Friday, March 7, 2014

Groovy looping pliers review

I was going to do a witty debate (similar to the Battle of the Split Ring Pliers), but I'm still feeling wiped out from the retreat last weekend.  Yeah, I know, it's been almost a week, but my Fibromyalia is in full control these days.  I'm getting very little done, and what I am getting done is taking 50 times longer than usual.

When I started making loops (about 1000 years ago), I was so happy to find round nose pliers (like these).  I could make perfect loops for my earrings and various wrapped loop projects.

I soon found that my loop was perfect, but it didn't necessarily match the loop I made 5 seconds ago.  Each jaw of the pliers is tapered, and if I didn't use the exact spot every time, the loops were different sizes.  One way to get around that is to take a fine-tipped permanent marker and draw a line on the pliers.  That works for a while (as long as the line is thin, and you make sure to go directly on the line or directly to either side of the line), but the mark does wear off.

Perusing Michaels or JoAnn Fabrics one day a few years ago I found what I thought was a perfect solution to this unmatching loop problem:

I don't know what brand these pliers are.  I only remember that they were cheap.  I really need to stop buying cheap tools.  Even though I take care of them and don't get them wet, they rust.  Also, there's truth in the saying, "You get what you pay for."

Here are the looping pliers close up:

Apart from the rust, they look great, right?  There are three stepped loops, and there's a concave lower jaw (I learned it's called that by doing some research online today) to help the loop form.

Let's look at them in action.  I put a headpin in the middle section and gently close the pliers:

Squeezing the pliers creates the beginning of the loop:

If I wanted to, I could continue bending the headpin around to finish the loop.

Still, this seems like a great solution, doesn't it?  However, take a look at the loop close up:

Those arrows point right to nicks in the headpin.  The softer the wire, the deeper the nick.  It's rough to the touch and looks bad.  If I'm really careful and don't close the pliers all the way, I can almost always avoid the nick, but it's more trouble than it's worth.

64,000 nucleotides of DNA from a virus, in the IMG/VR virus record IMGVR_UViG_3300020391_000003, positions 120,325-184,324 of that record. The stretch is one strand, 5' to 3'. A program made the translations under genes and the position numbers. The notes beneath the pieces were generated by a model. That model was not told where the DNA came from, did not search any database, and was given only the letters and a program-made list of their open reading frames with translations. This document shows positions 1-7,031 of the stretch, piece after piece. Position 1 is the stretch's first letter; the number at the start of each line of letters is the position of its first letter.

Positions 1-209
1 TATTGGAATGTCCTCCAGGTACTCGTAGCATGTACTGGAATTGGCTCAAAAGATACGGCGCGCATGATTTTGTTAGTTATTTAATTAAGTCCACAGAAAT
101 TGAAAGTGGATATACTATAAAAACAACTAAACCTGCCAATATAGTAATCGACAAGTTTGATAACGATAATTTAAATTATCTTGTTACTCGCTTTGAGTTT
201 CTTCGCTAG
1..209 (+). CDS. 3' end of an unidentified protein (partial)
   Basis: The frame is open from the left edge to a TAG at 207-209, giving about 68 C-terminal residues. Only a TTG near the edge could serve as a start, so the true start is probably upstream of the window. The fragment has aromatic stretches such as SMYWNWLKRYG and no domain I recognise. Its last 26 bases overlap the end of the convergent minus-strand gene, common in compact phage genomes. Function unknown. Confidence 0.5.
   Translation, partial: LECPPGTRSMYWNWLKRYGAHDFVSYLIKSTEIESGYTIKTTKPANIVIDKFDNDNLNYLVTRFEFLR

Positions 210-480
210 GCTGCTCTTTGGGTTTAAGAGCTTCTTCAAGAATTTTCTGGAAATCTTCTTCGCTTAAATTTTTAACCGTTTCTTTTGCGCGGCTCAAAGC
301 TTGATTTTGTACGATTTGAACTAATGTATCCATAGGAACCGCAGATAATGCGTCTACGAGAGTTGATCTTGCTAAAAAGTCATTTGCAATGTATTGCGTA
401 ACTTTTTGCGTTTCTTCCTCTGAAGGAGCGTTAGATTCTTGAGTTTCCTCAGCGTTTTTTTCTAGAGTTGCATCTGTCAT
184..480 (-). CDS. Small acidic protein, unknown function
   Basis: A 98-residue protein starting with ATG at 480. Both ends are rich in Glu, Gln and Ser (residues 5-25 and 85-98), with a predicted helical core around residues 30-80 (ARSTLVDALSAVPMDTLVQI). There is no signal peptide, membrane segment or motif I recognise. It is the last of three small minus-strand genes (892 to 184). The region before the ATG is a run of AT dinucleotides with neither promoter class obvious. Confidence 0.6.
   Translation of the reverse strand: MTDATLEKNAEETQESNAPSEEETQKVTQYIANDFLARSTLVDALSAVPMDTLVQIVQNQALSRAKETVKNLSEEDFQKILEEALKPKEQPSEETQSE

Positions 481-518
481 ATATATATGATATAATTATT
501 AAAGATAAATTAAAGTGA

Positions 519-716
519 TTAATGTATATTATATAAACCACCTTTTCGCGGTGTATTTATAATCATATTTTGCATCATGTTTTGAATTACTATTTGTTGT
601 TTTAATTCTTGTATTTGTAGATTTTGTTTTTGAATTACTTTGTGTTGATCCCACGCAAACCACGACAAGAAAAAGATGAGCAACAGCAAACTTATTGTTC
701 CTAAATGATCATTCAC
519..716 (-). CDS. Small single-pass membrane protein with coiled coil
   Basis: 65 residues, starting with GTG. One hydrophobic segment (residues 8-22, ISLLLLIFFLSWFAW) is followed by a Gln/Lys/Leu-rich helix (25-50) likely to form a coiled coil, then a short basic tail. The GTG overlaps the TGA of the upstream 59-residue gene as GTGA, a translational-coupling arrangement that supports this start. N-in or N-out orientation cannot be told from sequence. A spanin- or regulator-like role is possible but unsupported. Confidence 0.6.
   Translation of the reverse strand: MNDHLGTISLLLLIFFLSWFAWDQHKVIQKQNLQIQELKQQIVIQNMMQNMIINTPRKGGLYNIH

At the retreat when I made the Celtic Knot earrings, my friends were laughing a little at how big my loops were.  I didn't have the above crappy looping pliers with me.  I had my teeny Wubbers round nose pliers, and I was making loops all the way in the back of the pliers (I was too fried to make a mark so the loops were smaller and all the same size).

Judy handed me her Wolf Groovy Looping pliers, and I fell in love.

One jaw is a tapered round nose like a typical round nose plier, but the other jaw has three notches:

I did take some pictures of me using the pliers, but they weren't very good because my tripod was at home, and we've already determined my one-handed pictures don't turn out well.  I found an excellent tutorial on how to use the pliers for wrapped loops on the Fusion Beads website.  I highly recommend you check that out.

I will show you a few pictures of my first experiences with the pliers so you get the idea of how they work.

I put a few beads on the headpin and used my bent nose pliers to make a 90 degree angle.  I positioned the headpin in the middle notch and used my thumb to bend the wire around the round jaw:

I continued bending the headpin down to create a loop:

I then wrapped the headpin around and trimmed.  Here's the final piece:

Right after taking this picture I said, "Oh, crap!  That was supposed to go on the Celtic Knot component!"  Oops.  It's just as well, because the pictures wouldn't have been clear with the component dangling around.  Yeah, that's what I told myself.  I cut it apart and grabbed a new headpin.  Here are the finished earrings:

I like the Wolf Groovy Looping pliers a lot more than my no-name rusty looping pliers.  There was no nicking of the headpins, and I found the pliers more versatile to use.  If I wanted a size between the notches, I could use the tapered part of the pliers as I would normally use round nose pliers.  Once I got used to how to use them, I finished the above earrings very quickly.

If you're as enamored with this tool as I am, you can purchase the Groovy Looping pliers on the Fusion Beads website here.

1 comment:

  1. I gotta check these out. I bet the notches helped a great deal. You know I have to have ALL the tools in the world. lol Thanks for this blog